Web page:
I would miss Warren's eyes most of all, I decided.
There was something about the way they changed colors, depending on his mood. They were ice blue when he was a protector, a soldier, fending off whatever evils there were. They were warm brown when he was a peacemaker, a witty diplomat whose quips could save the day. And they were green when he was a best friend, a childish daydreamer who drank tea in the summer and watched the stars.
But now they were grey, cold, and distant. At least, that's what the nurse told me. I was never fond of her, with her chestnut hair and wide, muddy brown eyes, looking like a baby deer who was seeing the world for the first time. She looked too innocent for who she truly was, pretending to match green-eyed Warren's whimsy to disguise the sickening person that dwelled within. I went back to visit in December, when he spent his last days with those green eyes. I didn't even stay an hour.
I remember walking home, through the forest, finally sitting beneath a pine tree. I watched the gold flare from the windows, and I bit my lip, choking back tears. But then the cold came, and the tears flowed like a river, reminding me of the woman with old eyes. Much too old for my liking, but he took to her quickly. She acted young, but she really wasn't. She was old. Older than Warren, I figured, even though he'd say otherwise. But he was lying. That's what he always did - lie. And he broke my heart with those lies.
But then I found green eyes again. Not light green, like Warren's, but forest-y green, similar to mine, but less brown. One slightly lighter than the other, and even still, you didn't notice it unless you looked really closely. And I was pretty sure I was the first person in a long time, if ever, to look at them closely. And these eyes, these beautiful eyes that made me think of adventures yet to be had belonged to the most kindhearted person I'd ever met. More kindhearted than Warren had been when we first met, all those moons ago, more tender than when he'd hold my hand to walk me down the dark halls when I was afraid, and more real than the many dreams of euphoric moments that I convinced myself were memories. The keeper of these eyes listened to me, the keeper of these eyes welcomed me, the keeper of these eyes held me when I cried and stood by me when I needed support and helped me bandage the wounds that others had left, kissing them gently until they turned to scars, and began to fade. The keeper of these eyes understood.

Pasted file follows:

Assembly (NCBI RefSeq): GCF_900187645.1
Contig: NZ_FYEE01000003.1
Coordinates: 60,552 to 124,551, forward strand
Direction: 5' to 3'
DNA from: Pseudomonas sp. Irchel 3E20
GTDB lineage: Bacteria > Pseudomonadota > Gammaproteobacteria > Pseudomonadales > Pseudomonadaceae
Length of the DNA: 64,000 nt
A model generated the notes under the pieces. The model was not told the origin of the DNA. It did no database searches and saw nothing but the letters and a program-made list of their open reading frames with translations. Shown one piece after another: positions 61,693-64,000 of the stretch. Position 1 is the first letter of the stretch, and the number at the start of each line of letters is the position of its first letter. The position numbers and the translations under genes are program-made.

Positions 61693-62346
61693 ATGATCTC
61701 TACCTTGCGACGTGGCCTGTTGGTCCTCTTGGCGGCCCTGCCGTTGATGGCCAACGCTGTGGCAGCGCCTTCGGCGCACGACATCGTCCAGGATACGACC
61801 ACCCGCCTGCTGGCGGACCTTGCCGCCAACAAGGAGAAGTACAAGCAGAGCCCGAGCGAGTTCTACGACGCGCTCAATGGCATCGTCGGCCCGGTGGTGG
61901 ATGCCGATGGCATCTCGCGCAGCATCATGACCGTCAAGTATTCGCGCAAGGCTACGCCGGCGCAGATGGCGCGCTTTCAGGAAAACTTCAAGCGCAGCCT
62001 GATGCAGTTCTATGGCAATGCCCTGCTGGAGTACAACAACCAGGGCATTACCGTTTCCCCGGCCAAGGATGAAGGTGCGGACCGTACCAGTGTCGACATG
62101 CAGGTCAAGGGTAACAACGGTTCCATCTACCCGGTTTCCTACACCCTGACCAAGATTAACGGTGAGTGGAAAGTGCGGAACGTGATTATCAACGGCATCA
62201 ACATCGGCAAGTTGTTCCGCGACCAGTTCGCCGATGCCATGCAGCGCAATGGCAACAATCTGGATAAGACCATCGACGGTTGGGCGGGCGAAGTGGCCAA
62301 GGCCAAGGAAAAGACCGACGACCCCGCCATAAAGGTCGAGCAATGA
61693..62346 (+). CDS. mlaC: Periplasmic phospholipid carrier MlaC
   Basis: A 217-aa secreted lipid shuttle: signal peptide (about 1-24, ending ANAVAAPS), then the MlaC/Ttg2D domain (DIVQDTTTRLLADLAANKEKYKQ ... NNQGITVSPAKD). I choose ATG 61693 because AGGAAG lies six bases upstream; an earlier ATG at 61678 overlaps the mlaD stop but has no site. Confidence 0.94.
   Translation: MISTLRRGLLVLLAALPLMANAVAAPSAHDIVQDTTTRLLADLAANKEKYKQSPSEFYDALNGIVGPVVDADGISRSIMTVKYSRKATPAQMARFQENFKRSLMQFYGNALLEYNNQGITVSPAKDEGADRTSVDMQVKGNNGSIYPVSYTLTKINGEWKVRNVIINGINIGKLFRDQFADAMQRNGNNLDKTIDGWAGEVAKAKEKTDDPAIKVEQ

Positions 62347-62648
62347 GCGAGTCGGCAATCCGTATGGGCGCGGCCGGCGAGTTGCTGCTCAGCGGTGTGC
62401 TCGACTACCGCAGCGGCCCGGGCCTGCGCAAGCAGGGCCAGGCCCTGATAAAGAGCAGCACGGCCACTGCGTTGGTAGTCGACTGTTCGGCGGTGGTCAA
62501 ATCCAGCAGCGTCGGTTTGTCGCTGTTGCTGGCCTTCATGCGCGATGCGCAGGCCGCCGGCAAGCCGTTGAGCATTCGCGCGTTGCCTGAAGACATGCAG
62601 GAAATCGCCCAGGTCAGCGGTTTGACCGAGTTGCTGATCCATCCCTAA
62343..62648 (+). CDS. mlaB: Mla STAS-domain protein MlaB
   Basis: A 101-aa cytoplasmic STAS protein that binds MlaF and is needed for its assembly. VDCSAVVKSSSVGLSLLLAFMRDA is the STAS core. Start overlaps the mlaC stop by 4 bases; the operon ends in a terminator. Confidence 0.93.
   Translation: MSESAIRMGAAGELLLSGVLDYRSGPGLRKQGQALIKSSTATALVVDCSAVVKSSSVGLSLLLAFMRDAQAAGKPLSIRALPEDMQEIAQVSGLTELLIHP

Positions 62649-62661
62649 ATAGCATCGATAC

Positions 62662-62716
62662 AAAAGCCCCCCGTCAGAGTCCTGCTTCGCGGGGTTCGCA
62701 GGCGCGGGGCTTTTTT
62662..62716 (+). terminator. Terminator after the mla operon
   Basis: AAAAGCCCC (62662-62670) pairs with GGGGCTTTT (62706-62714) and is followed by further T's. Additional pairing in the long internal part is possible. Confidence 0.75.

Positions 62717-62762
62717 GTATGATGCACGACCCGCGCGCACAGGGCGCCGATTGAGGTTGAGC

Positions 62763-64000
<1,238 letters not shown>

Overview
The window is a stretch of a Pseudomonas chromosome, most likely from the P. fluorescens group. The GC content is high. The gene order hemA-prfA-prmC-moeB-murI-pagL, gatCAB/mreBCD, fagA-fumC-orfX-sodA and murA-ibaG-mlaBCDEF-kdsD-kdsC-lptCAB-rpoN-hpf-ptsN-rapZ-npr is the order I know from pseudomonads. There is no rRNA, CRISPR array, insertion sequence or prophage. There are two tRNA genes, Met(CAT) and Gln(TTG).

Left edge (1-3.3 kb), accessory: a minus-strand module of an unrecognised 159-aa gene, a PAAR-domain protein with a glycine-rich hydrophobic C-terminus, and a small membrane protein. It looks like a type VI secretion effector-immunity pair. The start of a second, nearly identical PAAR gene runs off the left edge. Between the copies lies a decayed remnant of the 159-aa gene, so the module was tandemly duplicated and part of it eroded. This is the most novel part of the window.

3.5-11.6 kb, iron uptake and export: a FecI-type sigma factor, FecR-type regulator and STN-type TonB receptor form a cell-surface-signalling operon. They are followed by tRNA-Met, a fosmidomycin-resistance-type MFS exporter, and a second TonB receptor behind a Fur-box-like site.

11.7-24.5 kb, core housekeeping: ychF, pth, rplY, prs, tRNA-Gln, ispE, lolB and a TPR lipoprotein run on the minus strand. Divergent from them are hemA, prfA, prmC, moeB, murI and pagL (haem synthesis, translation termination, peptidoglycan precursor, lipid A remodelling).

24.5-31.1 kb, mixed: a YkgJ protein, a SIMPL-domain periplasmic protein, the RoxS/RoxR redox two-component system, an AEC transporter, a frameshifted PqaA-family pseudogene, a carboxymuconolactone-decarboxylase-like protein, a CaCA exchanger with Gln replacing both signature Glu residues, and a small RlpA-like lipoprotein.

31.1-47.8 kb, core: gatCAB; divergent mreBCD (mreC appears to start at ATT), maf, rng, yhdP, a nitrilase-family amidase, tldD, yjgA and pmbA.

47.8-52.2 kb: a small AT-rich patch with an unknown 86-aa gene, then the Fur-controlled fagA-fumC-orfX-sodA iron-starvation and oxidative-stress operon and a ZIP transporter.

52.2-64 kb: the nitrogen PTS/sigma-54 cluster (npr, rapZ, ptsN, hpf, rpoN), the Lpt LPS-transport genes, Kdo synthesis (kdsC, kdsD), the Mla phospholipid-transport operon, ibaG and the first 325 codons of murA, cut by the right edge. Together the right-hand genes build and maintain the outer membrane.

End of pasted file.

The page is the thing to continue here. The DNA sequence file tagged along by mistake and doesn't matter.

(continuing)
The keeper of these eyes took my hand after I wandered home from the makeshift hospital Warren had stayed in. The journey took several months, and he was standing there, waiting for me, when I returned.
I woke up from a dream the other night, remembering the pain of when that nurse took what little sentiment I had left to Warren. I woke in a similar trance to that of the day I started to give up, the same song drifting through my head. And I sat up, seeing the keeper of those beautiful eyes next to me. This sight reminded me that the past was in the past, and I was safe.
My eyes let tears drip down, but they weren't hurting tears, or shameful tears, helpless or angry tears, they were happy tears, joyful tears, thankful tears. I laid back down, closing my eyes, and fell asleep.
Hello, new day.